“I know, everyone’s saying that.”
At least get a band together to try and hide behind.
“Well, that’s what I’m going to try – get a band together, do rehearsals, at least attempt it. But it takes a lot of balls … even singing in the studio! This album, and singing in the studio, has made me realise just how difficult it is to be a singer and pull that off to make it good.”
Getting back to the song in question, I could also see Mickey Dolenz covering this on a follow-up to The Monkees’ lovely 2016 comeback LP, Good Times! And Sean O’Hagan’s atmospheric piano brings to mind Mickey Gallagher’s dreamy tinklings on Ian Dury and the Blockheads’ You’ll See Glimpses.
Talking of dreamy, we have a further ’60s-like instrumental delight next in Mundanian Dream before the needle reaches the middle and we’re turning over for part two. Softly lilting throughout, yet chock-full of emotion and reflection. Time flies, and it’s somehow been 17 years since Damian’s A Quiet Revolution LP for Alan McGee’s Poptones label, a fascinating collection of sample-led tracks, very filmic. There was also his No Flies on Frank EP three years earlier, with the track Moon Tide being picked up for 2000’s film adaptation of Hamlet, with a stellar cast led by Ethan Hawke in the title role, Damian rubbing shoulders on the soundtrack with The Birthday Party, Bob Dylan, Morcheeba, Primal Scream, Brahms, Liszt, Mahler and Tchaikovsky.
Which is all a very long way around of me saying that side one closer Mundanian Dream would sit very nicely on a film soundtrack.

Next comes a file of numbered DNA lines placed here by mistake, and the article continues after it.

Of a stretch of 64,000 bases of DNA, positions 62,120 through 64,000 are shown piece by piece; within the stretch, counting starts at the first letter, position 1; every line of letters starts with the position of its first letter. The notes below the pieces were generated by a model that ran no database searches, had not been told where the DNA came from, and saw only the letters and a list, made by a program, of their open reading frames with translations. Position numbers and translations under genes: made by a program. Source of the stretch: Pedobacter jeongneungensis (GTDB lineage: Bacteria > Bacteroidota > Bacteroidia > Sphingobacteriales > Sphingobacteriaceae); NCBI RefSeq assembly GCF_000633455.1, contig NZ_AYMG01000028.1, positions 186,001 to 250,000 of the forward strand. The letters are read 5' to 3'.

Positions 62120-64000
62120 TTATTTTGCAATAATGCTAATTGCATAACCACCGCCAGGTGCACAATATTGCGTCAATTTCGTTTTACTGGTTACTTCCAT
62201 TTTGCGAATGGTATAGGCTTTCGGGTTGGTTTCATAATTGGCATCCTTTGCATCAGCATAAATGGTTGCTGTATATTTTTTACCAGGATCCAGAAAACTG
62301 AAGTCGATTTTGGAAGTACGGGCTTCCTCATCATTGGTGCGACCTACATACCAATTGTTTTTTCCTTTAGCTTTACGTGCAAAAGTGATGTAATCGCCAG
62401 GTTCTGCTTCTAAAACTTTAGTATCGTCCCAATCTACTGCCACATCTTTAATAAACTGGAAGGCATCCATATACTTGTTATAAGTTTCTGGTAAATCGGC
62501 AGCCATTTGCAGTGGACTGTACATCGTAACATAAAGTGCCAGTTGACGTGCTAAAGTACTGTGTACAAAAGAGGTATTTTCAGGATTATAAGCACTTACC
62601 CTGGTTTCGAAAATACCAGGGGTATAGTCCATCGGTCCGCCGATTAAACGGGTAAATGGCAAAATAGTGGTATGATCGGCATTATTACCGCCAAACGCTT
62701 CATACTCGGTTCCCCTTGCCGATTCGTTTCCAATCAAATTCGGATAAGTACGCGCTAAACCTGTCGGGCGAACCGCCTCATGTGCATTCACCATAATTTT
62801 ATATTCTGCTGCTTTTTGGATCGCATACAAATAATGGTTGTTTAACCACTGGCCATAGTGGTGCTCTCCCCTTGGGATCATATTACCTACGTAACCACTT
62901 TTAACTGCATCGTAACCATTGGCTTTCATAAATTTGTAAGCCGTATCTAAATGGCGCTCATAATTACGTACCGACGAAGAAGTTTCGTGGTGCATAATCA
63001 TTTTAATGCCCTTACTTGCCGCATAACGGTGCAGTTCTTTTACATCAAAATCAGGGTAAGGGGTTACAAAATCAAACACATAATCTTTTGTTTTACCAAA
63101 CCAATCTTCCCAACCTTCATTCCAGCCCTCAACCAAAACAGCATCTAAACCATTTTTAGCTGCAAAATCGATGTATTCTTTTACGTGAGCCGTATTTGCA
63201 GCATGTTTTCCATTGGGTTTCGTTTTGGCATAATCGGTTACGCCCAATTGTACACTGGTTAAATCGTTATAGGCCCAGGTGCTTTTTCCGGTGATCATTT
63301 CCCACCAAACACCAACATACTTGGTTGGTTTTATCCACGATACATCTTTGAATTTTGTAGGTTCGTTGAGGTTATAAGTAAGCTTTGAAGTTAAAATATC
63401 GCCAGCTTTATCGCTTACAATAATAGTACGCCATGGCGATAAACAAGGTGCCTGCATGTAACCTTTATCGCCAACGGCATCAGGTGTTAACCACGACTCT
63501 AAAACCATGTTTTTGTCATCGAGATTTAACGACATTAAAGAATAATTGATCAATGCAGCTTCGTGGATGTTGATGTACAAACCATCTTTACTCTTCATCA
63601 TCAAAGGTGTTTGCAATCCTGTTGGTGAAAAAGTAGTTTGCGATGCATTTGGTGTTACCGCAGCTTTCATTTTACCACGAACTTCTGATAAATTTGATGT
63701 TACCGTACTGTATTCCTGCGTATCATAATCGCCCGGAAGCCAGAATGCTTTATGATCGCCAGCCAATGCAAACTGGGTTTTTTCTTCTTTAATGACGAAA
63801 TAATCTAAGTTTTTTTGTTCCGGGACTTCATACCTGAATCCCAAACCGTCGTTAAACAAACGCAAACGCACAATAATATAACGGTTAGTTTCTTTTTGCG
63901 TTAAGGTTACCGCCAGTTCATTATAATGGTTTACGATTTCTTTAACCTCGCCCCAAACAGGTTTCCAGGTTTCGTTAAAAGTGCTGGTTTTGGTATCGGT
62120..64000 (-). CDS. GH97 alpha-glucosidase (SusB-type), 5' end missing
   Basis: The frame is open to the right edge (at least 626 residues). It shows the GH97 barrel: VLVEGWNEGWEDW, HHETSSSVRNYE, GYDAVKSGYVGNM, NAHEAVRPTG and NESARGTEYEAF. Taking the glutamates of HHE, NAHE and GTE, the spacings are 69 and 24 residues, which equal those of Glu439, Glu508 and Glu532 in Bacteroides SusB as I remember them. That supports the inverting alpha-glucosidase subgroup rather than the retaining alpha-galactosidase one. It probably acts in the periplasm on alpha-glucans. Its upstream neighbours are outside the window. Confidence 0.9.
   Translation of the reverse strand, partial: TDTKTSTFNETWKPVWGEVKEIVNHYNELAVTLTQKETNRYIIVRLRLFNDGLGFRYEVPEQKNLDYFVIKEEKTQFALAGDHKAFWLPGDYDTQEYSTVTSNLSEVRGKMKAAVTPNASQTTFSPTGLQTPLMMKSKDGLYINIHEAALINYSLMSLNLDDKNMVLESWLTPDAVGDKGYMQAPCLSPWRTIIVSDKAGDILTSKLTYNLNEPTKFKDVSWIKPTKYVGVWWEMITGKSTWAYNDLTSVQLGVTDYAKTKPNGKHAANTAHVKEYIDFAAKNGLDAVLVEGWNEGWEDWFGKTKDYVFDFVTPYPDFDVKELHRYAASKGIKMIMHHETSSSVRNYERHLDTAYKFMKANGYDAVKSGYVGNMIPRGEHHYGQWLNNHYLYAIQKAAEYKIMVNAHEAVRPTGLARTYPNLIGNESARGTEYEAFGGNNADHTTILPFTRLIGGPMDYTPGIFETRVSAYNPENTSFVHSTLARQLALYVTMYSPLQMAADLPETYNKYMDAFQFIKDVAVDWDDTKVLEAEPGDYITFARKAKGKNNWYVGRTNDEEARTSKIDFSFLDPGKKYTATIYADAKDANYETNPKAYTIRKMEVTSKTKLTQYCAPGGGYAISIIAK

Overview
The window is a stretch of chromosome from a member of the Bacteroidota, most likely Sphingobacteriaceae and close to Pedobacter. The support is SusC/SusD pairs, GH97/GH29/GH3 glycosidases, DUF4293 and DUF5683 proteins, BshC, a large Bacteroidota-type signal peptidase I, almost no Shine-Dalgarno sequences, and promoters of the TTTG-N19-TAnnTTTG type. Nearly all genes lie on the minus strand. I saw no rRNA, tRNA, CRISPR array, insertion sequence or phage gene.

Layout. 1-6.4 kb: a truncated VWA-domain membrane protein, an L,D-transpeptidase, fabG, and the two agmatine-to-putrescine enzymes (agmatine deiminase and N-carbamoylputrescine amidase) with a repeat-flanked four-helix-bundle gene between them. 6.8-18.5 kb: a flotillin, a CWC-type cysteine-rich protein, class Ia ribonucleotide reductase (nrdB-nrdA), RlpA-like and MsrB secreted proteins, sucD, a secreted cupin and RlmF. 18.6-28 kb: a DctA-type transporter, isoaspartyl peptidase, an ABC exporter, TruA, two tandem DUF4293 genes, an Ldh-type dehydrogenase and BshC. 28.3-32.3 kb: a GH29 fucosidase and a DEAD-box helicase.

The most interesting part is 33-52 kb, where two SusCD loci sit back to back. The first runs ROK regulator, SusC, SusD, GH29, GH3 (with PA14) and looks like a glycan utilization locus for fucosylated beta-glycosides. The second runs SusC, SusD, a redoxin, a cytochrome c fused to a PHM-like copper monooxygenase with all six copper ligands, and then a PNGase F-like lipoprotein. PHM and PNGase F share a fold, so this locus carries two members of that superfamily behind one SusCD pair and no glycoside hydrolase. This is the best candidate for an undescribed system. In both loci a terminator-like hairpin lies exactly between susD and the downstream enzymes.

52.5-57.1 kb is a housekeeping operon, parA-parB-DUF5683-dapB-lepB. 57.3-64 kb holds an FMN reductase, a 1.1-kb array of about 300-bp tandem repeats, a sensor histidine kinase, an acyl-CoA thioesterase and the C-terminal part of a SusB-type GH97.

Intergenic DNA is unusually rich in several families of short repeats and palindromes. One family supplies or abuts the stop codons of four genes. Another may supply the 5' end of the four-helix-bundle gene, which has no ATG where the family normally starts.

“Well, it would be great for someone to pick up on one of the instrumentals, for instance.”
Who knows, maybe recognition could follow for a new genre, Film Noirs. And I’m guessing that’s Dee’s toy glockenspiel on there again.
“It is indeed, and that’s personally my favourite track on the record.”
Again, there’s that kind of Brian Wilson feel.
“There is, and I never get bored with that one. I love it. Again, that’s mainly all from the GarageBand program, but enhanced with the toy glock and that. It was always going to be an instrumental. And the actual guitar riff – I remember coming up with it, then thinking, ‘This must be me copying something or plagiarising somebody’. But for the life of me, to this day, I can’t place it.”
Answers on a postcard, pop kids. Meanwhile, there are some distinctive touches on this track and Everlasting Breath from guest artist Sean O’Hagan. I seem to recall seeing his breakthrough act, Microdisney – and what a band they were – supporting That Petrol Emotion at some stage in the late ’80s. Did you get to know him well then?
“I didn’t really know Sean too well, other than to say hello. It wasn’t really until I moved to the East Dulwich and Peckham area that we got to know each other better.”
For no apparent reason, it’s taken me a while to properly catch up with his next band, The High Llamas, but – albeit a little late – I’m loving their material. And I shouldn’t be surprised, judging by my appreciation of all those glorious Microdisney tunes and hooks.